Going on a train vacation can be easy. But did you know that in Iceland this is not possible? Iceland does not have a public railway system. The country’s small population, road network, widespread use of cars, and harsh weather conditions are to blame for this. Even though there has never been a public railway system, trains have been used in the past. In this article, we will look into the history of trains in Iceland, and we will talk about plans for new railways.
History of railways in Iceland
- Early proposals
In the early 1900s, there were proposals for railways in Iceland focusing on connecting Reykjavík and Selfoss. The first proposal was a route from Reykjavík to Selfoss via Þingvallavatn, with a possibility to expand to Akranes, Borgarfjörður and Rangarvöllur. In 1921, a second proposal for a railway system was developed.
This time, the route from Reykjavík to Selfoss would go through Þrengsli, creating a shorter and cheaper railway. The advantages of roads and railways were compared, but in the end, roads won. In 1931, plans for a railway system in Iceland were abandoned.
- Reykjavík harbour railway
The City of Reykjavík used two locomotives to help construct the harbour breakwaters from 1913 to 1917. The railway ran from Öskjuhlíð, at the time a quarry from which rocks were being excavated, down to the western edge of the city where the harbour was being built. It then ran east around a couple of farms to a locomotive depot just outside of the city.
The locomotives, named Minør and Pioner, were built in Germany in the 1890s and were transported to Iceland after a short use in Denmark. They could tow 17-22 wagons each and stayed in use until 1934. Even though they are not in use anymore, both are preserved – Pioner is part of the Árbær Folk Museum and Minør functions as an open-air exhibit close to Kolaportið flea market in Reykjavík. In the Maritime Museum in Reykjavík, you can find a scale model of the Reykjavík harbour railway.
- Korpúlfsstaðir farm railway
The second railway in Iceland was built at Korpúlfsstaðir, one of the country’s first industrial farms. Entrepreneur Thor Jensen built this farm between 1925-1930 on the outskirts of Reykjavík, and it grew into one of the biggest dairy farms in Iceland. Jensen used the railroad to transport produce and materials around the estate.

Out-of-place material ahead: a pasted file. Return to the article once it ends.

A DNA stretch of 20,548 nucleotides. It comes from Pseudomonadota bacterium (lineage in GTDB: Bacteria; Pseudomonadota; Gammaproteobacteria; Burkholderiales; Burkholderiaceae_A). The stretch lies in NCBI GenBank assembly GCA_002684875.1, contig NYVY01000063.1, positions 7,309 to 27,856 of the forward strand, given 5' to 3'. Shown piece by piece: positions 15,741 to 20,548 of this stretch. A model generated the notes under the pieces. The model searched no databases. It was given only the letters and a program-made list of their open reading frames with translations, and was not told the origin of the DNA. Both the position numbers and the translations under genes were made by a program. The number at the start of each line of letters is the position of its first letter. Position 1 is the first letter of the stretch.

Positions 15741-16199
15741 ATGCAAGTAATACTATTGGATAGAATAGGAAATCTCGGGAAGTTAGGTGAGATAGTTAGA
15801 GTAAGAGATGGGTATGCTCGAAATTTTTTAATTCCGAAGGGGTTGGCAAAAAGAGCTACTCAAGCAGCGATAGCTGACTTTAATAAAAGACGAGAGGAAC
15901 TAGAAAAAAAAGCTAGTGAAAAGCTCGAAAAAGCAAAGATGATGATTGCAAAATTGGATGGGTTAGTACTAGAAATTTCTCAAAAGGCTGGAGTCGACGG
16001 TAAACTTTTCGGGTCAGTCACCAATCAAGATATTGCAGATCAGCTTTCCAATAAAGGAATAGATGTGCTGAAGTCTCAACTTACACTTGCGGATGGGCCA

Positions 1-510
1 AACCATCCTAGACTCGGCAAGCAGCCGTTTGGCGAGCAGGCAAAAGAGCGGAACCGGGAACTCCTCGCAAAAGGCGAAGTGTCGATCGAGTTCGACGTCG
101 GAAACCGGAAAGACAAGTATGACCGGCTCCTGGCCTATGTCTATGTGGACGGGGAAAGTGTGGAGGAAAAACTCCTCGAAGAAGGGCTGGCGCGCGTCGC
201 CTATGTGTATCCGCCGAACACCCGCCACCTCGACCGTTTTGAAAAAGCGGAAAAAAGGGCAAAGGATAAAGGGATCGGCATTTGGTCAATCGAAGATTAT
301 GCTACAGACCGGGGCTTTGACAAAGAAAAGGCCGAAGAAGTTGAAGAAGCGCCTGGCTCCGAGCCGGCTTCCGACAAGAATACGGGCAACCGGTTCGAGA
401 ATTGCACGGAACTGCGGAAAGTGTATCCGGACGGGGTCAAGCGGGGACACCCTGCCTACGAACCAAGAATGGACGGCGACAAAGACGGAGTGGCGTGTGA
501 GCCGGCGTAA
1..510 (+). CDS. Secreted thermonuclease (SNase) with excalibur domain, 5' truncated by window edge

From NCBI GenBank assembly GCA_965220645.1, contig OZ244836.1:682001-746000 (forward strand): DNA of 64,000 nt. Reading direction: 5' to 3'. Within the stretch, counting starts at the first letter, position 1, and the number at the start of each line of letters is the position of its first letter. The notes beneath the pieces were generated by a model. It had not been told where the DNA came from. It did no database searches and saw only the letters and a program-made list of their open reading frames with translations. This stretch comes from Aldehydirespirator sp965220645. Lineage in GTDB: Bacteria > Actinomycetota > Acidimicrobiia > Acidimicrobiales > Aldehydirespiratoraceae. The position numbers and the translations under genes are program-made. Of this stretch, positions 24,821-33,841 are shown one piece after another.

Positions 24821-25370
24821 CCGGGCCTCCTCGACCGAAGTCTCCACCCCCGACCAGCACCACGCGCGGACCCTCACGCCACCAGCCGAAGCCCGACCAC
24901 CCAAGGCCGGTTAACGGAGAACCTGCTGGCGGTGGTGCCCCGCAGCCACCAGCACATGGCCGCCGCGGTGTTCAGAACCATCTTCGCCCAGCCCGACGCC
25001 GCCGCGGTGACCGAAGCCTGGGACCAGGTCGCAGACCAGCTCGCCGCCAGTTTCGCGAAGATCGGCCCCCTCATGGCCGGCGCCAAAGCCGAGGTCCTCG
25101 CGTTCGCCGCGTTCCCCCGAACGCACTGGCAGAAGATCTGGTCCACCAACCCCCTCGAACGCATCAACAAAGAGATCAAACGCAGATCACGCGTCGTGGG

The train in use had no locomotive, only wagons, which were switched between tracks by hand by farm workers. The railway no longer exists, and the farm has since been turned into an art residency.
Current plans for railways in Iceland
The most popular route for a railway in Iceland these days is between Keflavík International Airport and Reykjavík. In 2003, however, this proposal was terminated and instead route 41, a four-lane road between the airport and the city, was built and opened in 2008.
In 2014, possibilities for the route were studied again. An increasing number of tourists and higher passenger numbers at Keflavík International Airport were brought up as new arguments in favour of the railway. The railway would theoretically run alongside route 41 with a double track but would go through a tunnel from Hafnarfjörður to Reykjavík, with bus station BSÍ as the final destination. The maximum speed of the train would be 250km/h, and the travel time between the airport and the city would be 15 minutes.
The English name for the project is Lava Express, and if enough funding can be acquired, construction will start in 2020.
Update: It did not start.
There is also a proposal for a light rail system in the Capital Region, connecting Reykjavík with neighbouring towns. Mayors of municipalities in the area have agreed to this plan, but at the time of writing, it is unclear how the light rail will be funded.
Update: It is still unclear.
Take the bus instead
There might be no trains (yet) in Iceland, luckily there is a bus network. Strætó’s yellow public buses will take you to many places in Iceland. Read this article if you want to know more about taking the bus: